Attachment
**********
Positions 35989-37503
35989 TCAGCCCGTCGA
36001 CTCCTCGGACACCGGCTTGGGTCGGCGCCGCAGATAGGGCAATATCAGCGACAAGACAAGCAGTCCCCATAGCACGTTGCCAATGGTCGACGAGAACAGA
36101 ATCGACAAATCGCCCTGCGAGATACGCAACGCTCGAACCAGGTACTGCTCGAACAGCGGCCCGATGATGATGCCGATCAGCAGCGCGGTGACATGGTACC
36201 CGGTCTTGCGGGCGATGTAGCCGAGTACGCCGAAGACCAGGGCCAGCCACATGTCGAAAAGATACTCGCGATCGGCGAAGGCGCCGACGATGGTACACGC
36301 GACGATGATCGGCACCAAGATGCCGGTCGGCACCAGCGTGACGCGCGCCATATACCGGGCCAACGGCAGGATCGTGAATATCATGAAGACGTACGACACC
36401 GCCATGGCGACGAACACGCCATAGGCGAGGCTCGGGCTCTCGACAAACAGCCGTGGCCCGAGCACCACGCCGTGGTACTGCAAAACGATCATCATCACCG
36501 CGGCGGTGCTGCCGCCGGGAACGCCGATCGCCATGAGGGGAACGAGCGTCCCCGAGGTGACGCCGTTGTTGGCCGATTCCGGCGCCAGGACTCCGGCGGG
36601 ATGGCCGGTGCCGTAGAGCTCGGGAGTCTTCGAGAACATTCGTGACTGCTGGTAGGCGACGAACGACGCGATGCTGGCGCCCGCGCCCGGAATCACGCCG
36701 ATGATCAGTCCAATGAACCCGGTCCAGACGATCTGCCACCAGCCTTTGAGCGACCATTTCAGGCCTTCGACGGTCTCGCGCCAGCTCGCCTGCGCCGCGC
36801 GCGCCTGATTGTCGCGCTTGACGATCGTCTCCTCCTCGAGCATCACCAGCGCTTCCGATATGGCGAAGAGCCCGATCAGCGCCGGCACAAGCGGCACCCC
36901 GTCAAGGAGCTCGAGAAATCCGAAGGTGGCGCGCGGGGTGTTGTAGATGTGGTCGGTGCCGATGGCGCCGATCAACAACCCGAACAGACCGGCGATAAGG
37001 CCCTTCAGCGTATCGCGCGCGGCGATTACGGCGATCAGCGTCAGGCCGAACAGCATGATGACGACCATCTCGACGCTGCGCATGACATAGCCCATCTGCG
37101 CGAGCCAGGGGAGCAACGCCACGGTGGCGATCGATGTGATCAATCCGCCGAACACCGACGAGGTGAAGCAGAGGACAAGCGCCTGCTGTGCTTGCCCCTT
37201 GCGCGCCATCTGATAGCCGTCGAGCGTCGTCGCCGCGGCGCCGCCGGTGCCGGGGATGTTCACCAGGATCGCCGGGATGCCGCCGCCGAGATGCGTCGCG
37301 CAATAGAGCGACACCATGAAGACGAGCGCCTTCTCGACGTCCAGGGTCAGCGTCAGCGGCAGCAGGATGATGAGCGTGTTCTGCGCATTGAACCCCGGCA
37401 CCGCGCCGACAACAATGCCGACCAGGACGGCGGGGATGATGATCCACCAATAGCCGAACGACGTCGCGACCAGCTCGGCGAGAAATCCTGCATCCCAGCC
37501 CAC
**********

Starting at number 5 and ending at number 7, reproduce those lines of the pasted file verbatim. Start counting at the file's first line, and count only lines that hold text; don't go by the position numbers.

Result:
36201 CGGTCTTGCGGGCGATGTAGCCGAGTACGCCGAAGACCAGGGCCAGCCACATGTCGAAAAGATACTCGCGATCGGCGAAGGCGCCGACGATGGTACACGC
36301 GACGATGATCGGCACCAAGATGCCGGTCGGCACCAGCGTGACGCGCGCCATATACCGGGCCAACGGCAGGATCGTGAATATCATGAAGACGTACGACACC
36401 GCCATGGCGACGAACACGCCATAGGCGAGGCTCGGGCTCTCGACAAACAGCCGTGGCCCGAGCACCACGCCGTGGTACTGCAAAACGATCATCATCACCG